So, we created a map of the student loan journey, along with the questions whose answers we are aiming to find in data.

  • Loan decision: Why do students have to borrow?
  • Loan dimensions — How much are they borrowing and what are they getting for their loan?
  • Loan and studying — What happens at the different study milestones?
  • Loan and employment — What employment and earnings can be expected?
  • Loan effects — Effect on mental health and HE value perception

To answer all these questions, we sought data for different demographic groups, as per our task goal.

 

Step 4. Getting the data.

Aim for variety.

Luckily, as is the case with other regulated sectors, there was no lack of data. The mixture of statutory, financial, survey, trend, and official stats data, apart from allowing us to cross-validate findings, allowed us to build a rich, multifaceted picture. At one point we had nearly 50 pieces of data in our shortlist to investigate — a challenging task even in itself. Some sources, like the College Scorecard dataset, were massive, and we had to apply a fair amount of manipulation and standardization. Some of the sources came with long definition lists, which took a while to unpick. The agile nature of the project allowed us to sneak in some data on the impact of COVID-19 at the last minute, making it even more relevant.

 

Datasets used for analysis

 

Step 5. The recommendations

The last mile

I am going through these steps together. Often analysis relies on data speaking for itself and falls short of interpreting and giving recommendations. However, having a framework from the beginning, breaking down the big questions into small ones, and linking the questions to data, we can see areas that can be acted upon.

For example, there is no silver bullet for tackling drop-out, but small steps can be taken, to challenge institutions about the completion gap between the different demographic groups, to facilitate non-punishing transfers, to set work/study standards, and to use AI and predictive analytics in order to improve degree completion during this Student Debt Crisis.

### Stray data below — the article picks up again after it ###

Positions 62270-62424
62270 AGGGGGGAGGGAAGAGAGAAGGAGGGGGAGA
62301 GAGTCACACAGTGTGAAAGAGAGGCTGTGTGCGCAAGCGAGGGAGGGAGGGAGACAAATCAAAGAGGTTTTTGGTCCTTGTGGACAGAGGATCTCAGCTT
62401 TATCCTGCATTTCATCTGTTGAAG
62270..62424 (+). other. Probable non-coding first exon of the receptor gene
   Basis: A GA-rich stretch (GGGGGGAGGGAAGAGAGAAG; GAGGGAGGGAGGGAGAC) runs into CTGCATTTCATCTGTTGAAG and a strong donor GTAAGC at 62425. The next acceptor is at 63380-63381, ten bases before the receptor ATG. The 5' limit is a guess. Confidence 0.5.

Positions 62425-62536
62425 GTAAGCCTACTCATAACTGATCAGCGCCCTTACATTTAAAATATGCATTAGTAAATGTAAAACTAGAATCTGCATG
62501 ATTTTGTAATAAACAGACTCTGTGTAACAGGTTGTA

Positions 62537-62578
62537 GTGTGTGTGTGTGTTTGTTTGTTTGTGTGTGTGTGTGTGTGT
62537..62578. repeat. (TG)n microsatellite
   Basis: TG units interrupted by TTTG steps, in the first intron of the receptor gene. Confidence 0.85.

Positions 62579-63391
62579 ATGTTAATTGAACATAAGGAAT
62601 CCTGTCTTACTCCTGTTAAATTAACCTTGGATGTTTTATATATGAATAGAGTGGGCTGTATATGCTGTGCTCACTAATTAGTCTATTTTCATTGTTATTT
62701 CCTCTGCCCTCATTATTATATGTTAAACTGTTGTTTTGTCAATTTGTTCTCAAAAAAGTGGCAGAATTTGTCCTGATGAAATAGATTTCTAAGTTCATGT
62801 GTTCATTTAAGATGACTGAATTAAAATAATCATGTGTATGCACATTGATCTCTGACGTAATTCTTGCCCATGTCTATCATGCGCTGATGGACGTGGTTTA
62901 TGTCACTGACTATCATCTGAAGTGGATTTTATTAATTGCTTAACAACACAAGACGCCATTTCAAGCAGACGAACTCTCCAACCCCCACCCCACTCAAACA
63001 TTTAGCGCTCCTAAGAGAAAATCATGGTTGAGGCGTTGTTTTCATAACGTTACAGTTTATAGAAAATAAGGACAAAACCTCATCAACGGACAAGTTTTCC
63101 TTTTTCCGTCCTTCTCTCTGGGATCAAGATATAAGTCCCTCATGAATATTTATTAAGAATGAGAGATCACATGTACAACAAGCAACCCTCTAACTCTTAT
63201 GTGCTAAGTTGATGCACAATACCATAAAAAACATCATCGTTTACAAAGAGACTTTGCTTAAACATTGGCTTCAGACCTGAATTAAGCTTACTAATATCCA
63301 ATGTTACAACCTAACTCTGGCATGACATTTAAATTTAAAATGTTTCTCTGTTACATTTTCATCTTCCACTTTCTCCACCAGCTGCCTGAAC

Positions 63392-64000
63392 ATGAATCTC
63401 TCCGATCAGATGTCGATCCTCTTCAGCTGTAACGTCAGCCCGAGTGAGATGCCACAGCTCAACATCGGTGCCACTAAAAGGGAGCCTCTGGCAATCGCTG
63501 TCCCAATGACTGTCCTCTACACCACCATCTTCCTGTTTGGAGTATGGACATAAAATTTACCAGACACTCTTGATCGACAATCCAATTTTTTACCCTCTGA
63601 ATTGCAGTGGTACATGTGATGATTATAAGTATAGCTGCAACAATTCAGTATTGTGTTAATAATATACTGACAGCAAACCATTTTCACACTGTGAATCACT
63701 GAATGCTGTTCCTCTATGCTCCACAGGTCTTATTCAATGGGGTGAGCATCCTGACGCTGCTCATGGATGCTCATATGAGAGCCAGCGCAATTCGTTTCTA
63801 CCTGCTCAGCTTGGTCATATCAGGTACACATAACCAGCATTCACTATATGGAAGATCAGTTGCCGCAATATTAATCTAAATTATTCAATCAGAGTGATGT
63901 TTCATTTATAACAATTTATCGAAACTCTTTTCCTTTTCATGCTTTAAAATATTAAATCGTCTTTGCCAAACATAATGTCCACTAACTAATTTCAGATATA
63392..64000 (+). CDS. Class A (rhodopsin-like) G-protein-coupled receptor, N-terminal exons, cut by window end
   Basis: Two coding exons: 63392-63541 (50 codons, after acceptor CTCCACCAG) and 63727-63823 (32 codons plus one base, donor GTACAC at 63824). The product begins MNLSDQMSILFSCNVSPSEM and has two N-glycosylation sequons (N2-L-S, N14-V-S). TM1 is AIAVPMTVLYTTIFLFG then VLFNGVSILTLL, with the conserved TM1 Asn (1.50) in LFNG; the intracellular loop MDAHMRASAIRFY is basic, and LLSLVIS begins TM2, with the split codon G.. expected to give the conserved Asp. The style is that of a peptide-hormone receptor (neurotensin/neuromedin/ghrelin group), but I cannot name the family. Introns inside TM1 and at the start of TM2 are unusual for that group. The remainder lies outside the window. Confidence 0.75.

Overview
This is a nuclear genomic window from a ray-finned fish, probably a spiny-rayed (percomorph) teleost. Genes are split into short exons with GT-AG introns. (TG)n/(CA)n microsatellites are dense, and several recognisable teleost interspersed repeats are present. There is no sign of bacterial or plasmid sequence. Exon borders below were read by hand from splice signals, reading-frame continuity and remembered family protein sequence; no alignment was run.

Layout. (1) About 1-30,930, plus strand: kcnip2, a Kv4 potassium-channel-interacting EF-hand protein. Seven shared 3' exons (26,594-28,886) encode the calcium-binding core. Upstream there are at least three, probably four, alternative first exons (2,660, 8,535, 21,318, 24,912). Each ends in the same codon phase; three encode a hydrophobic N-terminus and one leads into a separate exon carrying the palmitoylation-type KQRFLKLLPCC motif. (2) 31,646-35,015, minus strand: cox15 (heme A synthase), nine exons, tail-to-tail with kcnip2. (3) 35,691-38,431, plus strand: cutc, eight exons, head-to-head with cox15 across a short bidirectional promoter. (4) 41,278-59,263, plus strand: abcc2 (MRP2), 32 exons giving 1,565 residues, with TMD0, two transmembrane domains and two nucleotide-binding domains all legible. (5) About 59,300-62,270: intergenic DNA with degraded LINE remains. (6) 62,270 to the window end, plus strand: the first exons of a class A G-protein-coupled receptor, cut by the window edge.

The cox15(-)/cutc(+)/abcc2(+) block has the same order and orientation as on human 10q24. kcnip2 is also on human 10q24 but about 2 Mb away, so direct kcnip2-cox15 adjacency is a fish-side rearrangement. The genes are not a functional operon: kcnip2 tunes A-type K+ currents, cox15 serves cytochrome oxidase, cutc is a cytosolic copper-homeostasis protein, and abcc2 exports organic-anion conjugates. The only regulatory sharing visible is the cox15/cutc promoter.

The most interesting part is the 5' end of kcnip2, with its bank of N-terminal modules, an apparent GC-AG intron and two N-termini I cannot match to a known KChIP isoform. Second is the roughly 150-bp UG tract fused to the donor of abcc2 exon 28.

What can be done?

 

1. Why do students have to borrow?

Some of the answers:

  • Low income and first-generation students are more likely to come from ethnic minorities
  • Independent students are more likely to be black than dependent students
  • Private for-profit institutions have a higher share of ethnic minorities, female and first-generation students
  • Undergraduates from ethnic minorities tend to have lower financial literacy

In a nutshell: Ethnic minority students borrow more because they cannot rely on their families, they opt for more expensive institutions, and, because of lower financial literacy, may end up borrowing at disadvantageous terms.

What can be done about it?

Increase general financial literacy, encourage planning in advance, establish peer advice network.

 

2. How much are they borrowing and what are they getting their loan for?

Some of the answers:

  • Minority ethnicity students more likely to be in debt, and have higher levels of debt.
  • Minority ethnicity students are more likely to attend two-year institutions (Hispanic students tend to favor associate degrees) and multiple institutions.
  • Private for-profit institutions have a higher share of ethnic minorities, female and first-generation students.
  • Female, black and Hispanic students miss out on STEM subjects.
  • African American households have the highest percentage of unpaid student loans.

In short: Having higher levels of debt does not necessarily translate into studying attractive subjects or landing at well-performing institutions.